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The Secret Sauce of Healthy Couples

A healthy marriage isn’t the byproduct of many secrets. In the simplest terms, couples who are happily married simply love one another well. They don’t do it perfectly, but they do consistently find a way to love each other even when they don’t desire to do so or find it difficult to do so. The love each other.

But there is one secret weapon that healthy couples use which seems insignificant to those in bad relationships. Healthy couples laugh a lot WITH each other. (Order my new book Happily: 8 Commitments of Couples Who Laugh, Love & Last)

Notice the WITH. Unhealthy couples oftentimes laugh a lot, too. However, they laugh AT each other. As distrust grows and dissatisfaction rises, couples in a bad relationship begin to use sarcasm, cutting humor, and laughter as a weapon against each other. In an attempt to protect their hearts, they laugh AT their spouse. This habit makes a bad relationship worse.

Healthy couples avoid this temptation, but instead intentionally seek out ways to laugh with one another knowing that the laughter creates a protection from the stress of marriage.

What Laughter Does

Laughter inoculates us against stress. Just like a flu shot protects us in two ways–by preventing some cases and lessening the severity of others–so too, laughter keeps us from experiencing some stressors and lessens the impact of others.

Healthy couples laugh their way through some things which unhealthy couples fight through. They just don’t stress over minor differences or mistakes which greatly irritate other couples. By knowing one another, giving an extreme amount of mercy to each other, and having fair expectations about marriage, a couple can avoid some of the frustrations which others endure. Many things which cause us stress aren’t solvable issues. We are different people and approach the world in different ways. Also, we all have faults and struggles which we won’t overcome. A clumsy husband will always be clumsy. A forgetful wife will always be forgetful. Instead of being irritated by these aspects, why not laugh about them? Doing so will make it easier to cope with problems.

While healthy couples don’t avoid stress, it often has less impact on a healthy couple. Because they regularly laugh their way through life, when they do experience stress, that stress feels less major. It’s one difficult issue in the midst of many positive issues. This puts the stress in a different perspective. By regularly laughing and enjoying each other, the stressful times seem a little less stressful.

Why Laughter Leaves

Every couple is different. Some have hysterical personalities and experiences while others are far more serious. While every couple is different, very few people choose to marry someone with whom they never laugh. Laughter is almost always an aspect of dating and early marriage. It’s natural for the amount of laughter to decrease through the years, but it is a major red flag when laughter disappears from a relationship.

Laughter leaves for several reasons:

Decreased trust. If trust is broken, laughter is often one of the first casualties. In nature, smiling and laughter is intended to connote safety. When we don’t feel safe, we don’t laugh. (See: Stop Making Fun of Your Wife)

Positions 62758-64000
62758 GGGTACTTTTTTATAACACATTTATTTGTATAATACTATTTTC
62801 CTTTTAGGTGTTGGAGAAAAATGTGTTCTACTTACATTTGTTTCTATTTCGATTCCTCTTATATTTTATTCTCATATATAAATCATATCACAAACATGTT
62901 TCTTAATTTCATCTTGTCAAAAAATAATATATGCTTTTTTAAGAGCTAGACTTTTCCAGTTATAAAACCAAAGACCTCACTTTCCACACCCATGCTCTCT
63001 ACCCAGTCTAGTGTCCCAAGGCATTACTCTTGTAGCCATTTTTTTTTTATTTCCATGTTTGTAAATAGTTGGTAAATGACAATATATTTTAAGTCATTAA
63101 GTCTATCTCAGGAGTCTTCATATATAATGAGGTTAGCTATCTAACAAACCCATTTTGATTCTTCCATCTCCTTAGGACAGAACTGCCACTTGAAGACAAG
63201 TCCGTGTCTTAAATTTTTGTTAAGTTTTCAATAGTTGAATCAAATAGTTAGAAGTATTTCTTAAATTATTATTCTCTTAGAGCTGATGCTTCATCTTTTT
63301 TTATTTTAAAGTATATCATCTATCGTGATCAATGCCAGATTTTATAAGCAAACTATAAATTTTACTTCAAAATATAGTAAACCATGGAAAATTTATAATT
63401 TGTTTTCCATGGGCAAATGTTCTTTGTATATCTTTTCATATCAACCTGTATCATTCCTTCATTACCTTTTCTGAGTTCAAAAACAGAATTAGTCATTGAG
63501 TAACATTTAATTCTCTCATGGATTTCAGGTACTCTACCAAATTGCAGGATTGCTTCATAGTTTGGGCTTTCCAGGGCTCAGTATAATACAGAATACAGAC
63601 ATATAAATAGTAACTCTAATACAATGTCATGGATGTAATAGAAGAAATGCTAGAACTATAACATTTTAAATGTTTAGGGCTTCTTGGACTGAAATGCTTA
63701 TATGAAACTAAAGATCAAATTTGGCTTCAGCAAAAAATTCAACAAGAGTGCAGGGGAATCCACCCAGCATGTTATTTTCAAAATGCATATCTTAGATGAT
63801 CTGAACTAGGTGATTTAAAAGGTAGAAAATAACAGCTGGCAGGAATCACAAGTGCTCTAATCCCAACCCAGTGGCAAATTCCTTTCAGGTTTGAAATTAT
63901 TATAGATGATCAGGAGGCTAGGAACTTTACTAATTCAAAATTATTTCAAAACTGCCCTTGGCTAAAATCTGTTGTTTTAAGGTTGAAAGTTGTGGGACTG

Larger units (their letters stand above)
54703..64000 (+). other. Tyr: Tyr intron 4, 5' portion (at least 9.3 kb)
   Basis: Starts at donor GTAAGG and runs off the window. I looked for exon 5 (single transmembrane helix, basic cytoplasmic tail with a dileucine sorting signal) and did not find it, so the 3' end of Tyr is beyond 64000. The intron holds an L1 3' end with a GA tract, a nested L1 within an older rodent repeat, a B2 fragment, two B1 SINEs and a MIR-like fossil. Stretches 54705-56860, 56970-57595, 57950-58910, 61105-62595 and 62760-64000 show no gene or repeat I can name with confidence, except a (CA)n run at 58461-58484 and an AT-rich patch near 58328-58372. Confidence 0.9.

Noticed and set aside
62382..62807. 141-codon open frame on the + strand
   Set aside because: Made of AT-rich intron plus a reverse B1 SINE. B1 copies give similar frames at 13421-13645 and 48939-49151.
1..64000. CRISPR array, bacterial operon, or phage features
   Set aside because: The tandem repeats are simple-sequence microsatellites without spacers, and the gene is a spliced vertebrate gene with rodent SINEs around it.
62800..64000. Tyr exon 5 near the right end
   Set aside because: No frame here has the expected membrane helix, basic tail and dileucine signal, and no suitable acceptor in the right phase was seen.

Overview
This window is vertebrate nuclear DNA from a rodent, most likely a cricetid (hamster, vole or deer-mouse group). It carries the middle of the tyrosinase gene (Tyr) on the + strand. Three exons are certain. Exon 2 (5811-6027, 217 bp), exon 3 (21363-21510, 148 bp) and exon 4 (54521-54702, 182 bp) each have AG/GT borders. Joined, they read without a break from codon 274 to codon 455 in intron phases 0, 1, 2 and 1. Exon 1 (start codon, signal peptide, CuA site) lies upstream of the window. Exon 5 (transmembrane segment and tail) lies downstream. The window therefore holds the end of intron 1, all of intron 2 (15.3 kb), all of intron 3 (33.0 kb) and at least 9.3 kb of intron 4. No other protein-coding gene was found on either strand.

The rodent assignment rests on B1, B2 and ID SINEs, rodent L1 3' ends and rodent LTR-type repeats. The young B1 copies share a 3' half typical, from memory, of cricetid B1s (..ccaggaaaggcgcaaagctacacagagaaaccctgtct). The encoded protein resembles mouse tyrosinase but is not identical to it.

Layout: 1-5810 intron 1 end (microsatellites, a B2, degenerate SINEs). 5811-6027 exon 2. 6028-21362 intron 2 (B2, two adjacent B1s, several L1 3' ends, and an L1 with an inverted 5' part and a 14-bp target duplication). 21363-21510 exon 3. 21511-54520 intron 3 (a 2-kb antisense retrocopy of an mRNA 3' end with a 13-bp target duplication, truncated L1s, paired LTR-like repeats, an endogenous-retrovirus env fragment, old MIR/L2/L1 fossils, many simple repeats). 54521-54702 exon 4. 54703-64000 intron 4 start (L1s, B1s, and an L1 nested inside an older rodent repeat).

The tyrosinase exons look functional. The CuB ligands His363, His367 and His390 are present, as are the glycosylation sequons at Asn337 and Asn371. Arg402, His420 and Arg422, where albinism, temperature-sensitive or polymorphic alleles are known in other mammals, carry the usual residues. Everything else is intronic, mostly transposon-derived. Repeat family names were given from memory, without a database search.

Weariness. When we stay up late with friends, we often become silly. One night without sleep lowers our inhibitions and leads to more laughter. But long-term weariness doesn’t have the same effect. When we are tired, overwhelmed, and stressed, we laugh less.

Lack of Intention. We laugh more in dating, in part, because laughter is an attraction. We intentionally find fun things to do, make jokes, laugh at the jokes of others, etc. Yet once we have a mate, we lose our intention. When was the last time you intentionally sought out an experience with your spouse that would lead to laughter?

No Free Space. Laughter often occurs in the margins. As we create, our minds make connections which leads to enjoyment. Whenever we fill our schedules and are continually on the move, we lose the free space necessary for laughter to occur.

How to Regain Laughter

What do you do when laughter is gone? If at some point you laughed a lot with your spouse, but now you no longer do, something needs to change. Assuming there is not an obvious issue at play–a season of great grief, adultery, addiction, etc.–consider these actions as a way to bring happiness back to your marriage.

Seek humor. Find a comedian you like. Watch a funny movie. Go to a comedy club. Read the comics. Search it out.

Be playful. Most laughter is not the result of a joke, it is the response to playfulness. (See: Playfulness–One Sign of a Healthy Marriage)

Increase non-sexual touch. This is an often overlooked aspect of laughter. We laugh more when we connect more. By increasing non-sexual touch, we are more likely to feel connected with each other.

Spend time together. You can’t laugh with each other unless you are sharing an experience. By intentionally spending time with one another, you increase the likelihood that something funny will happen.

Laugh, Love & Last

Jenny and I had a tough day today. It was busy, stressful, and easily could have been considered a bad day. But it wasn’t a bad day. It was a good day. One of the main reasons it was a good day is because we laughed our way through it. We didn’t laugh at the tough situations or bad news. But we laughed at each of own quirks, found humor in little coincidences, and saw the good (and communicated the good) that was around us.

Laughter is often the secret sauce of healthy couples. Those that laugh tend to last in love.

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